Jamaican Rum Cake: a lot of work, but worth it

RECIPE FINDER

May 31, 2000|By Ellen Hawks | Ellen Hawks,SUN STAFF

Addie Little of Baltimore requested help in finding a recipe for Jamaican Rum Cake. Melva Kardos of Red River, N.M., submitted a recipe from Gourmet magazine.

Jamaican Rum Cake

Makes 2 cakes (see Laura Reiley's comments)

1 pound raisins, minced

1 pound pitted prunes, minced

1 pound dried currants, minced

1 pound glace (candied) cherries, minced

6 ounces glace (candied) lemon peel, minced

6 ounces glace (candied) orange peel, minced

1 bottle (750 milliliters) Manischewitz Concord Grape wine

1 bottle (750 milliliters) dark rum

2 pounds dark brown sugar

1 cup water

4 1/4 cups all-purpose flour

4 teaspoons double-acting baking powder , 1/2 teaspoon freshly grated nutmeg

1/2 teaspoon cinnamon

4 sticks (2 cups) unsalted butter, softened

10 large eggs

1 tablespoon vanilla extract

1 1/2 cups almond paste (about 3/4 pound), if desired

FOR THE ICING:

7 cups confectioners' sugar

6 large egg whites, at room temperature

2 tablespoons strained fresh lemon juice

silver dragees for decorating the cake (available at specialty foods shops and many supermarkets)

In a large bowl, combine well the raisins, prunes, currants, cherries, lemon and orange peel, wine and rum and let the fruit macerate, covered, at room temperature for at least 2 weeks.

In a heavy skillet, combine 1 pound of the brown sugar and 1 cup water. Bring the mixture to a boil over moderate heat, stirring and washing down any sugar crystals clinging to the side with a brush dipped in cold water until the sugar is dissolved. Boil the syrup, swirling the skillet occasionally, for 3 to 4 minutes, or until it is reduced to 1 3/4 cups. Let the burnt sugar syrup cool and reserve it.

Into a bowl, sift together the flour, baking powder, nutmeg and cinnamon. In the large bowl of an electric mixer, cream together the remaining 1 pound brown sugar and the butter until the mixture is light and fluffy. Beat in the eggs, 1 at a time, beating well after each addition. Beat in the vanilla, the flour mixture and 1 1/3 cups of the reserved burnt sugar syrup, reserving the remaining syrup for another use.

In another large bowl, combine well the flour mixture and the fruit mixture and divide the batter between 2 buttered and floured 10-inch springform pans. Bake the cakes in the middle of a preheated 350-degree oven for 1 hour and 50 minutes to 2 hours, or until the cakes are set and a tester inserted in the centers comes out with some crumbs adhering to it. (The centers of the cakes will be quite moist.)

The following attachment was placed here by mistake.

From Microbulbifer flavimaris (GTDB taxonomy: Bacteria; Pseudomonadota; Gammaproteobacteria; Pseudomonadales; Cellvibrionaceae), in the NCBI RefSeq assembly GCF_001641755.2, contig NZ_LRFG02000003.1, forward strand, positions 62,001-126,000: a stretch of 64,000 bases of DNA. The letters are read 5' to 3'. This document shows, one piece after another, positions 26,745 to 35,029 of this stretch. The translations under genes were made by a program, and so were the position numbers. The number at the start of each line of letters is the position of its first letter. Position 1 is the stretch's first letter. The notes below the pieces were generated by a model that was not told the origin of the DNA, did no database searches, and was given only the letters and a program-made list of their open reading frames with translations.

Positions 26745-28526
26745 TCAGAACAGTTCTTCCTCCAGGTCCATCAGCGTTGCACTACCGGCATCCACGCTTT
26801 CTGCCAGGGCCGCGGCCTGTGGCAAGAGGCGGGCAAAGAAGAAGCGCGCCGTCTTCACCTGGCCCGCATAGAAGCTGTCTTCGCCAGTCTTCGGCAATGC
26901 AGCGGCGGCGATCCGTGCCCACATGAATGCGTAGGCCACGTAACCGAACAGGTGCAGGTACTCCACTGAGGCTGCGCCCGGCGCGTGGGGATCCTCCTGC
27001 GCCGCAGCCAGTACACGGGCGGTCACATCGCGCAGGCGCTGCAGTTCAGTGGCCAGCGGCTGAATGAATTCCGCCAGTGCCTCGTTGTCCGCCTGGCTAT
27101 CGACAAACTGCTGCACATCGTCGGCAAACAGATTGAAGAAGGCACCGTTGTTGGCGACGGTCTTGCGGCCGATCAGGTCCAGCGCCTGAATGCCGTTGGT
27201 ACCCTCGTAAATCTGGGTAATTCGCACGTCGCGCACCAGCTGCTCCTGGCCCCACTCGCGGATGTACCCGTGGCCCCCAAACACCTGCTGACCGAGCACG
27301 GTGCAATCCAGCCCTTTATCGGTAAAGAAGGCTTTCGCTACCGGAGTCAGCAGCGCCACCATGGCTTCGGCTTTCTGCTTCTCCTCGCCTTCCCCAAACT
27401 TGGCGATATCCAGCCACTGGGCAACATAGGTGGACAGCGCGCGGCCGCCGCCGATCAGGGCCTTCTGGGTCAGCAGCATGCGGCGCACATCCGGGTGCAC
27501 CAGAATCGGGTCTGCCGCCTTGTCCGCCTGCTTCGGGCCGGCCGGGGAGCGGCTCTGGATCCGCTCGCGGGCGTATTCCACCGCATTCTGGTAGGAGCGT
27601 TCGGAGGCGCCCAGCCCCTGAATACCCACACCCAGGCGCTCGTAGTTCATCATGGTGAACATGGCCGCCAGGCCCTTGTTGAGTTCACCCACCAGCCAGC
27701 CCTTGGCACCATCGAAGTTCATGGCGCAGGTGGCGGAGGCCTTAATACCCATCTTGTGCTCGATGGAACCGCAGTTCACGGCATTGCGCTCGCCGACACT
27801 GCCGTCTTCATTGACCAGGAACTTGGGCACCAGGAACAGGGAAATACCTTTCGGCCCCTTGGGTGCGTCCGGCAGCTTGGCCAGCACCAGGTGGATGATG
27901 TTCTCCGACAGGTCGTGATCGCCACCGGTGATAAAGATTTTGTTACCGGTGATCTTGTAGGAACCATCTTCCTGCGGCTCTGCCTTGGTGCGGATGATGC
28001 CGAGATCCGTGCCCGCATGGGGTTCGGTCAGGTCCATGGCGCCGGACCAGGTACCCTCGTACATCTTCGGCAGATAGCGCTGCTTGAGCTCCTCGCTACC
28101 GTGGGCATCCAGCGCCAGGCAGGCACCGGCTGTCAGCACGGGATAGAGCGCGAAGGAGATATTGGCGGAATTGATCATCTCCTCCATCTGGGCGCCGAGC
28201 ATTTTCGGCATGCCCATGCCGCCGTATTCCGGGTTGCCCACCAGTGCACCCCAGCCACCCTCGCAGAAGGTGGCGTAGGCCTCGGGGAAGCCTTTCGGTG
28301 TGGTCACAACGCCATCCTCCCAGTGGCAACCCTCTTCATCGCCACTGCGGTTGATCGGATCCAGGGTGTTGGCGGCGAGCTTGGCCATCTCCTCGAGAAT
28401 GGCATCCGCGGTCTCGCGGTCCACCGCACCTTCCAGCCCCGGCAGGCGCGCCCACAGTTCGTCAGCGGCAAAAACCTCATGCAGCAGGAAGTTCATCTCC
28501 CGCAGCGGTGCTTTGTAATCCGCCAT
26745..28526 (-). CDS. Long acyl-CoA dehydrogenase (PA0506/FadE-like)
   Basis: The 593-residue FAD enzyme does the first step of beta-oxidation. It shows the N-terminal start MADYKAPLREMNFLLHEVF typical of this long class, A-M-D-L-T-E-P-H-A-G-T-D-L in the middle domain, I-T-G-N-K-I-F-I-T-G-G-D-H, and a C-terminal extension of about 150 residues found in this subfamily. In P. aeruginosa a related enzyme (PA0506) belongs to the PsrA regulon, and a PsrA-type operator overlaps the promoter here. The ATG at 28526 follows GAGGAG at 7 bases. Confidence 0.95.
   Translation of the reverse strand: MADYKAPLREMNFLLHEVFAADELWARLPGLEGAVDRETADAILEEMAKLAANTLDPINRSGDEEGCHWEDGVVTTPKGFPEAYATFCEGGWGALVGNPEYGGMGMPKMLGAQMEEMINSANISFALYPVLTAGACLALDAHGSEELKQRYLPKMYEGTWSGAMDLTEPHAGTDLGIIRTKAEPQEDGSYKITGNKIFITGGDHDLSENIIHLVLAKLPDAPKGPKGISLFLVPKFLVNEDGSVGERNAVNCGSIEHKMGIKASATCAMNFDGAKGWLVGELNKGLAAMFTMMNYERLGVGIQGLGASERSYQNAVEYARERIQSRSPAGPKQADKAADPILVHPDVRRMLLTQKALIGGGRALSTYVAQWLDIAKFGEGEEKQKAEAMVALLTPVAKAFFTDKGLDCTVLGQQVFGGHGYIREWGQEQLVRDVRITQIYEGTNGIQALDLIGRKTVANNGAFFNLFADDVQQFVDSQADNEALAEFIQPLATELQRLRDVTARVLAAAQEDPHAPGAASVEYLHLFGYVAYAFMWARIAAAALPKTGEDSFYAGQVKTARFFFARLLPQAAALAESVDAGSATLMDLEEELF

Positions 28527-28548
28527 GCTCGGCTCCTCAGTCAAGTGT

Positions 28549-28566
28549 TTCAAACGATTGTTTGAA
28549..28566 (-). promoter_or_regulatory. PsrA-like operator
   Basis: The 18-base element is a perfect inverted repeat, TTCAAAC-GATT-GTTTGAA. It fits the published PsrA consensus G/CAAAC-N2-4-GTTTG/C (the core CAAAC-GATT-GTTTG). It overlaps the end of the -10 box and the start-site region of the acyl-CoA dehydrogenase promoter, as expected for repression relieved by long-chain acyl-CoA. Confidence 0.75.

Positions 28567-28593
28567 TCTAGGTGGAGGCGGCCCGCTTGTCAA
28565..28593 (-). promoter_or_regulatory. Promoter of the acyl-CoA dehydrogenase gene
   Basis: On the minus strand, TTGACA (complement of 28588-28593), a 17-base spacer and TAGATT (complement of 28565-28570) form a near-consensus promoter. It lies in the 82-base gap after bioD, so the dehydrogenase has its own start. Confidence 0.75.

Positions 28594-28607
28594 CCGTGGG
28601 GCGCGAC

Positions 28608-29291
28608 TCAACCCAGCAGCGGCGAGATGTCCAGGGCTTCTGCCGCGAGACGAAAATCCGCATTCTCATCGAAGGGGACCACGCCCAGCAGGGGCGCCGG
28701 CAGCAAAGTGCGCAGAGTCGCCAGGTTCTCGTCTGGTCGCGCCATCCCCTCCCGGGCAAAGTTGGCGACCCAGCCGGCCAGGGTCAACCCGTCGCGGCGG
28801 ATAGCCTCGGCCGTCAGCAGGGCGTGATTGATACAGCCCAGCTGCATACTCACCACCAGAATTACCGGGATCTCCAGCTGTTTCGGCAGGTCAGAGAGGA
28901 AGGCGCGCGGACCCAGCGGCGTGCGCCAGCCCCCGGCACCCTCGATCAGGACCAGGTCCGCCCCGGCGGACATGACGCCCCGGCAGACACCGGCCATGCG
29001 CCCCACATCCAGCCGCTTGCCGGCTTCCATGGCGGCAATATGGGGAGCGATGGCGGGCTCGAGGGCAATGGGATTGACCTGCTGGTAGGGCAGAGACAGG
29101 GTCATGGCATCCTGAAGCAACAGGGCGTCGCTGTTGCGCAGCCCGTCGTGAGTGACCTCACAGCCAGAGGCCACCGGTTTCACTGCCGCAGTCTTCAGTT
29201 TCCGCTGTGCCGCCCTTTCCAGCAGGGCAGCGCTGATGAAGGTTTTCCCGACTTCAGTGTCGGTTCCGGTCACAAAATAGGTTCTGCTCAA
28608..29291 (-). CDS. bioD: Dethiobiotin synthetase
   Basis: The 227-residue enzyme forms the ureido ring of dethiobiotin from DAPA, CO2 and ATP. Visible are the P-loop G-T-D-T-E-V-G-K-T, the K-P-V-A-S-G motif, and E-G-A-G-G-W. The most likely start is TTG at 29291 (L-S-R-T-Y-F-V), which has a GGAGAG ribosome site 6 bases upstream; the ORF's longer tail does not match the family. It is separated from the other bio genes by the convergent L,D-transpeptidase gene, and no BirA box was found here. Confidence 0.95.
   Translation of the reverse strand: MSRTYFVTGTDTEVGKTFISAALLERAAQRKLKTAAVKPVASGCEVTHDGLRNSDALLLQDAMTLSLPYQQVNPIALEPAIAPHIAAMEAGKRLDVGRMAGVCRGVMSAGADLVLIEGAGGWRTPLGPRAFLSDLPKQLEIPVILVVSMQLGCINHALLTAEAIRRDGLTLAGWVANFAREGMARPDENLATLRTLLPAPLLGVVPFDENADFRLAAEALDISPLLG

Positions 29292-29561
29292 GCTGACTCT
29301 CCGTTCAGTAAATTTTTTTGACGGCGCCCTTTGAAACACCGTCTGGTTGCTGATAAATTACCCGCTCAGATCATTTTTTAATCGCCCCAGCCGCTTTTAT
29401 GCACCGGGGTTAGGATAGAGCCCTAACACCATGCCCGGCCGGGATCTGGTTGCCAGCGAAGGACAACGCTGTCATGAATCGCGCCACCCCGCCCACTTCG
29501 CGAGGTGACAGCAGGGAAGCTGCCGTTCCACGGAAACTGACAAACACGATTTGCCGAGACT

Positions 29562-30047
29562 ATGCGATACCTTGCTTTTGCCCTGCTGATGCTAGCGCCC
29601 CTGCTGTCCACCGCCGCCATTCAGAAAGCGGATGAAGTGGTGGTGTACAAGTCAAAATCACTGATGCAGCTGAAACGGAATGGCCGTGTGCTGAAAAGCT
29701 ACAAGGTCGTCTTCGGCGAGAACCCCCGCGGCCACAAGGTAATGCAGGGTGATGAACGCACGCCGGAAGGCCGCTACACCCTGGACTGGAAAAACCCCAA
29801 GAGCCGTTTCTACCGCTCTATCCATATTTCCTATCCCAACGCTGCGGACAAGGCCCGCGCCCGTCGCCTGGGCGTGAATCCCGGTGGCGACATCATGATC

Let the cakes cool in the pans on a rack, remove the sides and the bottoms of the pans, and wrap the cakes in foil or waxed paper. Let the cakes stand at room temperature for 1 week.

Roll out half the almond paste between sheets of plastic wrap to form a 10-inch round and remove the top sheet of plastic wrap. Fit the almond paste layer over one cake, trimming the edge if necessary, and remove the other sheet of plastic wrap. Roll out and fit the remaining almond paste onto the remaining cake in the same manner.

To make the icing, in a bowl with an electric mixer, beat 4 cups of the confectioners' sugar, egg whites and lemon juice for 4 to 6 minutes, or until the mixture holds soft peaks. Beat in the remaining 3 cups confectioners' sugar and beat the icing until it holds stiff peaks.

Transfer 2 cups of the icing to a pastry bag fitted with a decorative tip. Spread the remaining icing on tops and sides of the cakes with a long metal spatula, and pipe the icing in the pastry bag decoratively onto the cakes. Arrange the dragM-ies on the cakes.

Tester Laura Reiley's comments: "This recipe is enough to feed several dozen people. It is incredibly labor-intensive, and it's worth it. Fruitcake fans may be wary, especially since this cake is truly black in color, but the flavor is so sophisticated and fabulous that it will win anyone over. It would be especially good with a hard sauce or just with a dollop of simple whipped cream. If you can't eat it all right away, don't worry. It will keep for at least 2 weeks in an airtight container.

Requests:

Joy R. Dion of Northhampton, Mass., wrote: "My Italian mother baked a fabulous peach dessert, and, in my memory, I think of it as a peach pizza. The dough was similar to pizza crust with sliced peaches placed on it, sugar added and possibly other ingredients. Your help would be appreciated."

Linda Kerns of Chillicothe, Ohio, wants a recipe for "old-fashioned soda cookies. It was in a recipe book sold by Hilltop Mission Church in the '70s. There was a story about the pioneer women keeping the cookies in a barrel."

If you are looking for a recipe or can answer a request for a hard-to-find recipe, write to Ellen Hawks, Recipe Finder, The Sun. 501 N. Calvert St., Baltimore, Md. 21278. If you send in more than one recipe, please put each on a separate sheet of paper with your name, address and daytime phone number. Important: Please list the ingredients in order of use, and note the number of servings each recipe makes. Please type or print contributions. Letters may be edited for clarity.

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